Having spent a lifetime in a constant flurry of activity, it’s been refreshing doing nothing. It’s a skill I’ve had to learn. Tom, on the other hand, has been a role model, quite the expert. I’m not criticizing, just observing.
In our old lives, I seldom sat down during the day, until I’d finally fall on my face after dinner. This changed when I began researching and booking our worldwide travels while sitting in my comfy chair all day with my fingers madly flying across the keyboard. In March 2012, I began writing this blog that ultimately added to my daily “sitting time.”
Since arriving in Tuscany, Italy on June 16, 2013, I’d found myself sitting more than I had during those last seven months in Minnesota.
Sitting was not good for me at that time and it’s not good for me now. Sure, I do my hilly walks which prove to be 30-minutes of strenuous activity. But the remainder of my day has been spent performing low activity household tasks such as cooking and laundry. A considerable amount of time is spent reading, writing, and searching online. Not good for one’s health, all of which are activities performed while sitting.
With no health club within an hour’s drive, I’ve had to accept the limitations of my opportunities to work out and, my motivation has diminished to be as active as I had been in the US, as a retired person prior to March 2012.
It’s mighty pleasant sitting on the veranda overlooking the mountains, watching the butterflies fluttering about, listening to the birds singing, only occasionally batting off the flies and the bees. The hours can easily tick away.
Don’t we seniors notice a stiffening in our legs and back when sitting too long? Aren’t we all aware that over time, excess sitting will cripple us as we age, causing the tentative steps so familiar to old age? Doesn’t it nag at us that moving around spending less time sitting will keep our step youthful and determined? Yes, to all of these.
Ironically, as I’d thought more and more about this reality during this past year and a half, realizing that even an hour of strenuous working out each day won’t defray the ravages of sitting for the remainder of the day, I stumbled across a book, Sitting Kills, Moving Heals by Joan Vernikos, PHD. I couldn’t download and read it fast enough.
I must admit that guilt was a huge motivator for me to read this book. It’s scientific studies, many of them dry and boring, tempted me to put it down at times, but the guilt forced me to forge ahead.
It changed everything for me. The mere act of purchasing the ebook made me start moving more frequently. After all, I’d made the $8.69 purchase (which you can find at any online bookseller).
Reading the book brought me to the next level, realizing that the mere act of slowly arising from my chair without the use of my arms for support (or working toward this in time) once every 20 or 30 minutes, to a short time later slowly sitting back down, once again without the use of my arms, could greatly improve my level of fitness.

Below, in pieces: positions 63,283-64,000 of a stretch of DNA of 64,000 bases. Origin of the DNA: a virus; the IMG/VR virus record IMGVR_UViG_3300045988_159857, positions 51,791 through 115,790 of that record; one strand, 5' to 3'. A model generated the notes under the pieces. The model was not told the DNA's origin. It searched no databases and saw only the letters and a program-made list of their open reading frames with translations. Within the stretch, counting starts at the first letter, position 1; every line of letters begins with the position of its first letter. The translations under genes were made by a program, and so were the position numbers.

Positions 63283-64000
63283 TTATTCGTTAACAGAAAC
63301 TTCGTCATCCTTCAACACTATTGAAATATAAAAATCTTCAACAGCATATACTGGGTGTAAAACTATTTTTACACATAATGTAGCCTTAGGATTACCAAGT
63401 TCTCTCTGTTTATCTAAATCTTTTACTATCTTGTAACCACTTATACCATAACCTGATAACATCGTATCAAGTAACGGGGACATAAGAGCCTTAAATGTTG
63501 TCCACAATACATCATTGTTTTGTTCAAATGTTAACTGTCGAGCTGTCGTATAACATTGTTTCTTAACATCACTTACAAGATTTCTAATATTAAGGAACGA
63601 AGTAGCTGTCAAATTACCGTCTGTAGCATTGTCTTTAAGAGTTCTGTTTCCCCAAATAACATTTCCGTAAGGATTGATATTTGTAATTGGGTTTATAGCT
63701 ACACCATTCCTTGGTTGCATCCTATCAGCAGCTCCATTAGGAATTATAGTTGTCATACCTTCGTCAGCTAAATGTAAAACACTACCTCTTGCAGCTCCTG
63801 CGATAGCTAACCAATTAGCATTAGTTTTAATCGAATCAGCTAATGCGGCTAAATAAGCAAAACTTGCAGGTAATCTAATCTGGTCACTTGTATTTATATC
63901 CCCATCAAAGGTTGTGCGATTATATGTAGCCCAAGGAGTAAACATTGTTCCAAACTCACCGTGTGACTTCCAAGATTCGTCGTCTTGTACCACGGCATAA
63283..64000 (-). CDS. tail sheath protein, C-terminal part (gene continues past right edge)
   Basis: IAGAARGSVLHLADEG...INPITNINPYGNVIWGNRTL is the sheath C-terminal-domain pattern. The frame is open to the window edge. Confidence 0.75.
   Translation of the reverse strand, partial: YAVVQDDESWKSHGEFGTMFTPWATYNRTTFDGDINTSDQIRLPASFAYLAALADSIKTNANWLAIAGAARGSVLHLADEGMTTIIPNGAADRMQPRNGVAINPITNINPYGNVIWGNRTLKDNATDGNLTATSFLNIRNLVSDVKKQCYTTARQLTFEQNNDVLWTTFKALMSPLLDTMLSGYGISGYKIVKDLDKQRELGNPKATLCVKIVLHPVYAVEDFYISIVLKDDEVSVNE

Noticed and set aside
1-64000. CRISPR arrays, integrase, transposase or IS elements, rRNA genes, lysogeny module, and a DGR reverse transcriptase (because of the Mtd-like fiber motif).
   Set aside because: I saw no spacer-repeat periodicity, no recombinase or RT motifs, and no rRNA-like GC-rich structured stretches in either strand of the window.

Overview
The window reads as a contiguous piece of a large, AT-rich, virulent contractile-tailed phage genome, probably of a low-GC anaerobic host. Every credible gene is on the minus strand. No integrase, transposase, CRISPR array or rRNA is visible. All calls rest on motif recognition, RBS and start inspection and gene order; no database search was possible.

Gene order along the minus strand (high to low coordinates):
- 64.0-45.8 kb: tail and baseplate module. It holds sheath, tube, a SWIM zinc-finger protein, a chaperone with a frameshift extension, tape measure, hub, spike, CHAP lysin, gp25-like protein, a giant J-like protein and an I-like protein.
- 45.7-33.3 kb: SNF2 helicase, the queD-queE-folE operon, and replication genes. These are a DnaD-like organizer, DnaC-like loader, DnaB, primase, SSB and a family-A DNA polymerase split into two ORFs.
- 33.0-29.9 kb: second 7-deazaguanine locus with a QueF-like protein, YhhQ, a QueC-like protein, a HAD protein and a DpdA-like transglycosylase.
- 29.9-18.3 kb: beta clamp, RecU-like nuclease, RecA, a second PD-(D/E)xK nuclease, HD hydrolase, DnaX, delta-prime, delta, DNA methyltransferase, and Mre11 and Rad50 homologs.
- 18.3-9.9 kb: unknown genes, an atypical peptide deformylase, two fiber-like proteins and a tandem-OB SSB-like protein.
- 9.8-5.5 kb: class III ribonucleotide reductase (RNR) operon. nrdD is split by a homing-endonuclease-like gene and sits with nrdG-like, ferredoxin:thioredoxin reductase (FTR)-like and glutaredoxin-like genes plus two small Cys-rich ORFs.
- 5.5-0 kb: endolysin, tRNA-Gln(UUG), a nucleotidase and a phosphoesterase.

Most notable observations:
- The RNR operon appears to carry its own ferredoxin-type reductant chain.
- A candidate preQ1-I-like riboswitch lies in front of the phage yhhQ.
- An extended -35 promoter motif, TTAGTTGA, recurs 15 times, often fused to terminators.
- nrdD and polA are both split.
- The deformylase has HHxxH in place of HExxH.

The research Dr. Vernikos extensively manifested as a result of her year’s long studies of NASA astronauts losing muscle mass while in space, even for short periods of time. These studies are astounding, shared in this book.
Rather than spending hours here retelling the author’s profound years of research, I recommend to all our of senior readers, to please consider this small investment in buying and reading this book that will change the quality of life as we age. (I should mention that we are in no way involved in the sale, the marketing, the profits, or distribution of this book or any other books we’ve mentioned here).
The first few days I started this process, I set the timer on my phone, leaving it in the other room. I had to get up to turn it off. Easy. Now a month later, I no longer need a timer, automatically knowing it’s time to slowly stand and a short time later to slowly sit back down, hands-free. This simple act affects the body in the same manner as if we actually stood for 30 minutes (see location 1231 in the ebook). It’s all about gravity.
As written in the book, based on scientific research, this simple act is life-changing, definitely worth a read, definitely worth trying, with nothing to lose.
Now, a month after implementing this process, my legs don’t fall asleep, the stiffness has greatly improved and I feel more steady on my feet than ever. Of course, this process may not be possible for some, with serious limitations, but for the rest of us, it’s a small commitment for a huge gain, especially if a daily workout routine is unappealing.
Life is short. Health and well being not only extend our lives but the all-important “quality of our lives,” allowing us to live life to the fullest treasuring every moment whatever we may choose to do, wherever we may choose to be.
For me, for now, the veranda is all the more enjoyable, no longer feeling guilty about sitting which added a rich quality to the experience.